L-R: Secretary-Designate Kari Armijo, Governor Michelle Lujan Grisham, Senate Majority Leader, Senator Peter Wirth, and Senate Rules Committee Chair, Senator Katy Duhig.
Senators need to ask Kari Armijo some probing questions before rubber-stamping her appointment as Secretary of the New Mexico Health Care Authority.
Kari Armijo is Governor Michele Lujan Grisham’s pick to be Secretary of the newly named and structured Health Care Authority.
If Armijo is confirmed by the Senate, she will continue to receive an annual salary of $224,993 – which is about $100,000 more than she was paid as a deputy secretary about a year ago.
Senators need to question Armijo and hold her accountable for her performance.
The Senate Rules Committee meets this morning at 11:30 a.m. at the Roundhouse in Room 321, for a hearing on Armijo’s confirmation recommendation. (Click here for information to view the Senate Rules Committee Meeting.)
Over the last year, under her management, the agency has systemically eliminated access to essential services to thousands of the most vulnerable residents of the state.
The new HCA is the largest agency in state government – serving most New Mexicans in some capacity, and administering the delivery of billions of state and federal dollars.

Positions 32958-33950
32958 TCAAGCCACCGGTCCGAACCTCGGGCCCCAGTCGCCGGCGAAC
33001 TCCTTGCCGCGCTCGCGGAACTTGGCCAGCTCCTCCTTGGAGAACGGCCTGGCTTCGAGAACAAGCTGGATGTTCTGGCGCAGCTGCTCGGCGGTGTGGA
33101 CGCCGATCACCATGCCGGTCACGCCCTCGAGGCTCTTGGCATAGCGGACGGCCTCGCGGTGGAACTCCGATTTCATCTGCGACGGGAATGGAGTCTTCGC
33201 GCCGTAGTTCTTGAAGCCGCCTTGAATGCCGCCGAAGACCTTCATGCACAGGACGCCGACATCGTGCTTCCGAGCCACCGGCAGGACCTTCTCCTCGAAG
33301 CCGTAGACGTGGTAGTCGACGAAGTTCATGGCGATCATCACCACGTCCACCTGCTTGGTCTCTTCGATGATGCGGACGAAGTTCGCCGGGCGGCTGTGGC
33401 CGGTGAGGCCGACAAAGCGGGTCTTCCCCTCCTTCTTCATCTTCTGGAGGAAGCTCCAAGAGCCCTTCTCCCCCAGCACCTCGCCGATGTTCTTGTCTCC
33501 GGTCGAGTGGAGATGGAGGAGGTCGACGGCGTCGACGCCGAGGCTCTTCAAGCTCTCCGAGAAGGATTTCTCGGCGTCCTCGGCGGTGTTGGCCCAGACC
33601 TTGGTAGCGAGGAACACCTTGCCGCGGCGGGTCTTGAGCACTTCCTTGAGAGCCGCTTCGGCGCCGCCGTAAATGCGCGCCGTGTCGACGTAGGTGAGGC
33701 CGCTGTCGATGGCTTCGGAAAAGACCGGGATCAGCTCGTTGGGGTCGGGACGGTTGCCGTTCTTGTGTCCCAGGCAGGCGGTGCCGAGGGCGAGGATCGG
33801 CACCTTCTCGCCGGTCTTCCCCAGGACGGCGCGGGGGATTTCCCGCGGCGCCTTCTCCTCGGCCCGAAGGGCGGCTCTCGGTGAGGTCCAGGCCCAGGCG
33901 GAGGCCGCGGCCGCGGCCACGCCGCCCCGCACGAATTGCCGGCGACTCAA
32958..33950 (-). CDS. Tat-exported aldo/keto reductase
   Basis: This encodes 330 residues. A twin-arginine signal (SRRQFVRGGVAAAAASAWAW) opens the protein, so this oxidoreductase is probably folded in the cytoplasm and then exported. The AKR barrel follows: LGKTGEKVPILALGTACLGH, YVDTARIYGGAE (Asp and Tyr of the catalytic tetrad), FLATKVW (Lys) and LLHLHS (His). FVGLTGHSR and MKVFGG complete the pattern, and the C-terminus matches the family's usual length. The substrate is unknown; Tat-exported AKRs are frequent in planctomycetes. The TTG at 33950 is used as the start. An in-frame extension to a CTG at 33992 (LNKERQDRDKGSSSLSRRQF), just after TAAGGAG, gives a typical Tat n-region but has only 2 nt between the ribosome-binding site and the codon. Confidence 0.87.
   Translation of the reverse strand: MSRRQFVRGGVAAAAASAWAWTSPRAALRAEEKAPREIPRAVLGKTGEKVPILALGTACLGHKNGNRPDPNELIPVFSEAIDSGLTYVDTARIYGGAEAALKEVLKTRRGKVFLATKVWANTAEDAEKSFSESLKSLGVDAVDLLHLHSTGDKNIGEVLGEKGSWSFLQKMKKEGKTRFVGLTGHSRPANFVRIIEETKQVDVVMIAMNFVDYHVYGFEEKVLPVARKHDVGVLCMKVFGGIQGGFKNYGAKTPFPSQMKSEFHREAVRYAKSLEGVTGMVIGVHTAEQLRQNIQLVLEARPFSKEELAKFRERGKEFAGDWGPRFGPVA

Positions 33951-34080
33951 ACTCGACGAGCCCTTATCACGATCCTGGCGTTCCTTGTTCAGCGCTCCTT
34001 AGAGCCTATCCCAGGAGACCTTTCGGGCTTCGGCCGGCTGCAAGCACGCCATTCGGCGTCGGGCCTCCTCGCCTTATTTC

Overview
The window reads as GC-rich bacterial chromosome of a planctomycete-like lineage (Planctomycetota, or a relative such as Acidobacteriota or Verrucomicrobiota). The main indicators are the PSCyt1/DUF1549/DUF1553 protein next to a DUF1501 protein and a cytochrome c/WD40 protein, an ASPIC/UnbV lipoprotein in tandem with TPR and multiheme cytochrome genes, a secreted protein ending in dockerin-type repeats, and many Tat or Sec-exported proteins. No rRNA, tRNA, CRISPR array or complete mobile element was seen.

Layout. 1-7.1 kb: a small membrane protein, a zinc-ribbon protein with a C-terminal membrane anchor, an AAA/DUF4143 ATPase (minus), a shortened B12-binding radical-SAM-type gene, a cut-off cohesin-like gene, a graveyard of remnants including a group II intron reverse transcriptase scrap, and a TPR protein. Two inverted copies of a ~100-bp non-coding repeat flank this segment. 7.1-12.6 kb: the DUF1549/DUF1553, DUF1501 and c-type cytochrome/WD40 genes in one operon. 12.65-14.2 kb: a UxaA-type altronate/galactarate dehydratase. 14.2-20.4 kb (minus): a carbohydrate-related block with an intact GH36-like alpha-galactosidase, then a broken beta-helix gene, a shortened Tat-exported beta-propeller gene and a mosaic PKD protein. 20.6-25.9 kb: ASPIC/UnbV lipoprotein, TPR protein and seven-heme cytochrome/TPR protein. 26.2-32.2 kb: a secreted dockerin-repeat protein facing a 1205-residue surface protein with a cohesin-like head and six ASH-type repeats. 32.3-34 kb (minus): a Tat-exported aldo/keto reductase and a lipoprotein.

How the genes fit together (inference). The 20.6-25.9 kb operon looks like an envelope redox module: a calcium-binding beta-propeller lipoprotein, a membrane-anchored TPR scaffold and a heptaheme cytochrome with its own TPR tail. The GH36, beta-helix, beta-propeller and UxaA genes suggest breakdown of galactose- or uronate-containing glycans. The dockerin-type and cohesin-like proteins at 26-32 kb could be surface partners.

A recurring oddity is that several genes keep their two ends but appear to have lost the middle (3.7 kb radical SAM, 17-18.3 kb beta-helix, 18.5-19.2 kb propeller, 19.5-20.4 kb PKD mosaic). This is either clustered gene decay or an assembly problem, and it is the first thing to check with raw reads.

It is also considered the most disorganized state agency.
(NOTE: The Legislature passed a measure last year renaming the Human Services Department as the Health Care Authority, and making some changes and the transfer of some divisions of the health department of state government into the new structure.)
Armijo has spent two decades working at this agency’s Medicaid mission, many of those years in a leadership position.
And for the past year during which she has been in charge of it all, the disorganization has worsened – putting at risk many of the state’s most vulnerable residents.
People caring for those with Developmental Disabilities are growing increasingly angry with the failure of Armijo to fix the continuing interruption of vital services because the HSD and its successor HCA planned poorly for the federal governments unwinding of COVID 19 Medicaid rules.
The Candle has spoken and listened to providers and advocates express their frustration, anger and fear that if they are quoted by name they or the people they care for will encounter retaliation from the administration.
One unnamed source stated they have clients who have been dropped from coverage for no good reason.
All of the waivers impacting the Developmental Disability community have been affected – traditional developmental disability waver, Mi Via self directed waiver, medically fragile, as well as the supports waver.
Another complained that many clients of the Waiver, “can’t even get their medications that they need to be stable – can’t get their dental work – can’t go see the doctor – can’t go see the therapist, because somebody in the Income Support Division can’t get their act together and they’re denying their eligibility.”
Providers complained that they have reached out to Kari Armijo and Developmental Disabilities Supports Division Director José Acosta to no avail – being passed along to phone numbers and intake formats that are essentially unresponsive.
“We get talked down to … like we are children. We are fighting for the clients we serve.”